of errors of observation and he does not go beyond it. His
arguments prevail against the criticisms of his view, some of
which miss entirely the point of his argument, e. g. the jexperi-
mental demonstration that one may make the difference be-
tween two light intensities so small that it cannot be perceived.
It seems that the source of these difficulties is the introduction
of the distinction between correct and wrong judgments. This
is a logical category. What is immediately given are not right
and wrong judgments but the judgments '* greater", ''equal"
and 'smaller"; the correctness or incorrectness of the judgments
is a secondary feature. By introducing this distinction between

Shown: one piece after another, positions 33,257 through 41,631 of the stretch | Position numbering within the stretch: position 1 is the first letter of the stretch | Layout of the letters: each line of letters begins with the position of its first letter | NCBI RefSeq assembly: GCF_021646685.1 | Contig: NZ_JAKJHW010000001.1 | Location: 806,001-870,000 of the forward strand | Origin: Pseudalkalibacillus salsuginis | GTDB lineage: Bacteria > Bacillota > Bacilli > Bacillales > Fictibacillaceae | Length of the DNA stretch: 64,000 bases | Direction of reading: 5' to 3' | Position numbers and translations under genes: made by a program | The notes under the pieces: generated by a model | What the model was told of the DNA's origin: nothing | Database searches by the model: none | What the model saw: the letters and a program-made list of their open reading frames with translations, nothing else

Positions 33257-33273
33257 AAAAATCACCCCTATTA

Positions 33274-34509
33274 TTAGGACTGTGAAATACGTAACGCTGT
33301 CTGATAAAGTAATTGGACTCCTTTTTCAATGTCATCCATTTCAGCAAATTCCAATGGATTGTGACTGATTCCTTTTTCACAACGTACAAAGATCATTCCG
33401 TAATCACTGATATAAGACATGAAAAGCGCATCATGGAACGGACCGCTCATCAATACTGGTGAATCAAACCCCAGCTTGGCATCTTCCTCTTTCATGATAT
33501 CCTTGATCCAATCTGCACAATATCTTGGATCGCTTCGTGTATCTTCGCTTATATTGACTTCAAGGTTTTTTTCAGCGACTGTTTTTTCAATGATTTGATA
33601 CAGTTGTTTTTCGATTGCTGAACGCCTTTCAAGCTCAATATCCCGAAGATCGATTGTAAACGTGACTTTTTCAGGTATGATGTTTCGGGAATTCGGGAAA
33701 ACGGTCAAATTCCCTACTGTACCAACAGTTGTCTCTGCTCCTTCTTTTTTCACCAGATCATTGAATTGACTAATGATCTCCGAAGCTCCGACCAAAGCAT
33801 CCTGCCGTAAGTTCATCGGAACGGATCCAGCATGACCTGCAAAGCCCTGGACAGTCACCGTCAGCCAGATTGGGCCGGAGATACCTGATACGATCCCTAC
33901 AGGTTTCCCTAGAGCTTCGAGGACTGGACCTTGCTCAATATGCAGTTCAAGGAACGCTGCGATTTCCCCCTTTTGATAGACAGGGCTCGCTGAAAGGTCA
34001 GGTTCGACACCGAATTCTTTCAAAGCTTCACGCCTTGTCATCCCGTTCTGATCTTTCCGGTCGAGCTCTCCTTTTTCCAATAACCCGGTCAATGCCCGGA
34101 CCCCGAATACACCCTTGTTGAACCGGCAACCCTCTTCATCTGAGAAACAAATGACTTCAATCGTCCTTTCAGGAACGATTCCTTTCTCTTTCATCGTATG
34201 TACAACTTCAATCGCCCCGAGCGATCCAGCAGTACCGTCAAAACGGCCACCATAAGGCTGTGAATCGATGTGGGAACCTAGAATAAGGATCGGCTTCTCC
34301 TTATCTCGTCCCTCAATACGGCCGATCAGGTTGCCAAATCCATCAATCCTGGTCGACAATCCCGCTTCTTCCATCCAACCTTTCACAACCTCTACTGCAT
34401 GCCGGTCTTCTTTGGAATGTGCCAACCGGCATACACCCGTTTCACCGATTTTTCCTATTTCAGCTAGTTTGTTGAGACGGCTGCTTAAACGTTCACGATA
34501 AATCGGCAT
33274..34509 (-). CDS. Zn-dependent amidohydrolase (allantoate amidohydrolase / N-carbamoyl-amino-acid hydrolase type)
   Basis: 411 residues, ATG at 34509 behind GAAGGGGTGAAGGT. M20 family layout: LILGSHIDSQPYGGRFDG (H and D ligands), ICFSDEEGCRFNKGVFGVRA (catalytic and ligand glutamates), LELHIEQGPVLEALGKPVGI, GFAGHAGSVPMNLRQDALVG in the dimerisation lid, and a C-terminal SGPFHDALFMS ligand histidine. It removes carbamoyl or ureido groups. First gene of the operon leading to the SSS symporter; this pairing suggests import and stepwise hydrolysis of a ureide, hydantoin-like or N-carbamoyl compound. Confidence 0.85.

correct and incorrect judgments it becomes necessary to dispose
in some way of the equality cases, which as a matter of fact were
so troublesome a feature in the method of right and wrong cases,
that some investigators have tried to get rid of them by not
allowing the subject to pass the judgment "equal." The imme-

*G. S. FuLLBRTON and J. McKbEN Cattbll, On the Perception of Small
Differences, 1892, p. 12 sqs.



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46 PROBLEMS OF PSTCHOPHTSICS

diate data of experiments for the determination of the sensitivity
of a subject are the observed frequencies of the cases in which
the judgments "greater", "equal" and "smaller" were passed.
We will try to base our judgment on the sensitivity of a subject
on these percentages for various differences, without obliterating
one feature of the results by eliminating a class of judgments,
and without introducing the logical category of right and wrong
judgments. We shall use for this purpose the notion of the
probability of a judgment of certain type, which was introduced
in the preceding chapters.